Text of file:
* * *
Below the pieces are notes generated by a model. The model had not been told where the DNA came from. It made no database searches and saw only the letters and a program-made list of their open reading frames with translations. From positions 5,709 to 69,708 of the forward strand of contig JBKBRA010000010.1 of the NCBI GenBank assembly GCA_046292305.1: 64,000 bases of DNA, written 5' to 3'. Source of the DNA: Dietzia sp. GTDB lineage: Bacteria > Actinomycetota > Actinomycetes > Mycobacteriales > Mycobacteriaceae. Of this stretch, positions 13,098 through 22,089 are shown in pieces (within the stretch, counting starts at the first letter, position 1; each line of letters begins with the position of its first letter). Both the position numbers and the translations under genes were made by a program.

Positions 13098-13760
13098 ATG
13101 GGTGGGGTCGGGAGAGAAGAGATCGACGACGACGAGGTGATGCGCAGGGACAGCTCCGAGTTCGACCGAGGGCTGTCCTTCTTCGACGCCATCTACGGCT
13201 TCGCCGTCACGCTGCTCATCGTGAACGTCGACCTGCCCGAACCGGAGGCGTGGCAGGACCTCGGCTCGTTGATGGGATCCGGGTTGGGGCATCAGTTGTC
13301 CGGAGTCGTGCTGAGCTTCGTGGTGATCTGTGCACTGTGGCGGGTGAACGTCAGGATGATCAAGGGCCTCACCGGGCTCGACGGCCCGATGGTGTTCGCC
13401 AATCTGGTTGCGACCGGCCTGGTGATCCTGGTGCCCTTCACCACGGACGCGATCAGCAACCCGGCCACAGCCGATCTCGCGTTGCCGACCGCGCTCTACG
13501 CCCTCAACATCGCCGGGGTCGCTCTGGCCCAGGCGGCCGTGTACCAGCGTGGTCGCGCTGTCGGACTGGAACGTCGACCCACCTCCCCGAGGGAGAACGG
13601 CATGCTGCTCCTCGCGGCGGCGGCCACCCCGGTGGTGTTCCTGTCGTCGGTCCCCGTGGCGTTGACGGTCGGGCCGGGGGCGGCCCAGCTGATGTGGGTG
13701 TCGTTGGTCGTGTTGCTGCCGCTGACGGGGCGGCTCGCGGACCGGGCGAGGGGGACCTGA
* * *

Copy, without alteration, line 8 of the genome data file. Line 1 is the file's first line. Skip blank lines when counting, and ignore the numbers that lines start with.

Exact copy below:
13501 CCCTCAACATCGCCGGGGTCGCTCTGGCCCAGGCGGCCGTGTACCAGCGTGGTCGCGCTGTCGGACTGGAACGTCGACCCACCTCCCCGAGGGAGAACGG